… Mazda MX-30 …
There’s more to Falkirk than canal lifts (the Falkirk Wheel) and huge horses’ heids (the Kelpies). It currently has the largest electric vehicle (EV) charging station in Scotland. Located beside Falkirk Stadium and just a mile from Junction 6 on the M9, the new facility has capacity for 26 electric vehicles. That brings the number of charging bays in the Falkirk and Grangemouth area to 68.
I wouldn’t call Falkirk a hot bed of innovation, but the Council is way ahead of many others around Scotland in terms of its ‘green’ credentials. It also has a huge and growing network of cycle paths and green spaces and has its own e-bike hire scheme with 11 locations around the area. Two years ago it was crowned ‘Britain’s Best Walking Neighbourhood’ by the Ramblers Association. An example many other Councils could follow.
Run by Chargeplace Scotland the new EV charging facility has its own solar canopy comprising 1272 panels which generate around 30% of the site’s required electricity. Funding for the £1.4m project came from Falkirk Council and the Scottish Government, and the European Regional Development Fund through Transport Scotland’s Low Carbon Travel and Transport Challenge Fund.
There was even a ‘chuck wagon’ close by where waiting motorists could have an impressive cheese topped proper beefburger and a cup of tea. Unknowingly, the burger came with an overly generous splatter of mayonnaise – it dripped!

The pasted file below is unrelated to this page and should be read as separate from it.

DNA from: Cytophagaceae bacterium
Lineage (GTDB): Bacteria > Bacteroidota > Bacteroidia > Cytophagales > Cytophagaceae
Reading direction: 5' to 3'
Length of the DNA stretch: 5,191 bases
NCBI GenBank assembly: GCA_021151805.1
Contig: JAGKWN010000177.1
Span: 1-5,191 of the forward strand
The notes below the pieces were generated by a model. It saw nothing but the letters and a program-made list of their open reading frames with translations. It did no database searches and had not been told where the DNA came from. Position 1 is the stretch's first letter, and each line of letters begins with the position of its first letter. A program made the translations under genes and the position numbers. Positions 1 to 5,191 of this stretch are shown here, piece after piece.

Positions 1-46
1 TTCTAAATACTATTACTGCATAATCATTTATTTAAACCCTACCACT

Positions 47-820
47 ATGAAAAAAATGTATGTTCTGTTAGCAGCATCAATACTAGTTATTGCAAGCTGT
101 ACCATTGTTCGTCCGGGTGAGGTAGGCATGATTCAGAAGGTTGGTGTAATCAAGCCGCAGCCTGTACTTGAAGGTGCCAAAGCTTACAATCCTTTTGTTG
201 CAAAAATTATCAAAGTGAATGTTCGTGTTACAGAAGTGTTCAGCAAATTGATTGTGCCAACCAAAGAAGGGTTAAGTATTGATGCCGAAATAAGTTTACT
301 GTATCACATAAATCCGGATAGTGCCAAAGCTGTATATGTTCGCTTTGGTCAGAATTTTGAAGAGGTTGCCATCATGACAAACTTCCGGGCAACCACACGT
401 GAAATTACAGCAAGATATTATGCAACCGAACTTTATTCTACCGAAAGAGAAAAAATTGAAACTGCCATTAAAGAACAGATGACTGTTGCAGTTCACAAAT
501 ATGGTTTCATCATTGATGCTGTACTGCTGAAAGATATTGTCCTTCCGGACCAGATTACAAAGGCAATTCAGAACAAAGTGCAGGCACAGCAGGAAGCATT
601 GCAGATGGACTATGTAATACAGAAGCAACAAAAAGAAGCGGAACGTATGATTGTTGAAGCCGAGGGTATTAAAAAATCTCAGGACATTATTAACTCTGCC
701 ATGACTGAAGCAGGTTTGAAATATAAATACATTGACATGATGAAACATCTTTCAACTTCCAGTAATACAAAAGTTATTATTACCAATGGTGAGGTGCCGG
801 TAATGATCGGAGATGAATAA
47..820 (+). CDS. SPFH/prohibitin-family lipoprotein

Anyway, the reason for the visit was pretty obvious. Half a dozen shiny new Mazda MX-30 compact SUVs were lined up awaiting representatives from the Scottish motoring press. And just when you think all compact SUVs look very similar these days, along comes the MX-30. This is something that Mazda are very good at, making cars look different.
Having said that, it’s a tough job being a car designer these days. There’s only so much that can be done to change a silhouette i.e. it has to have four wheels, space for an engine, a boot and a cabin that can accommodate four or five adults. That pretty much determines the external dimensions and to a degree dictates the eventual design. It’s also the reason that many compact SUVs look so similar with their high riding stance, slab sides, blunt noses and sloping tailgate.
That’s an over simplification of course, because many of the designs try hard to look different with various embellishments. Then along comes Mazda and kicks the ball over the bar again. The Mazda is all of the above and yet the sculpted sides, glass area, front grille and rear end treatment all contrive to make this car stand out from the crowd.
It doesn’t stop there either. It’s just as different inside, once you open the doors that is. The front doors open wide, almost to right angles, while the rear doors are rear hinged and open up to reveal a pillarless access to the interior. An arrangement reminiscent of Mazda’s RX-8 sports coupe.
The truth is I don’t see the point of this on the MX-30. In the sports coupe it made sense because clambering into the rear of a 2+2 sports coupe can be quite inelegant to say the least but even without the main ‘B’ pillar, it doesn’t leave a lot of room for an adult frame to squeeze through. On the other hand, if you have ever tried to lift and strap a baby into a rear mounted car seat, a front hinged rear door coupled with an awkwardly sloping roofline can be quite restrictive. It looks as though it’s a job which might be just a tad easier on the MX-30. Hopefully I’ll get to try that out in due course!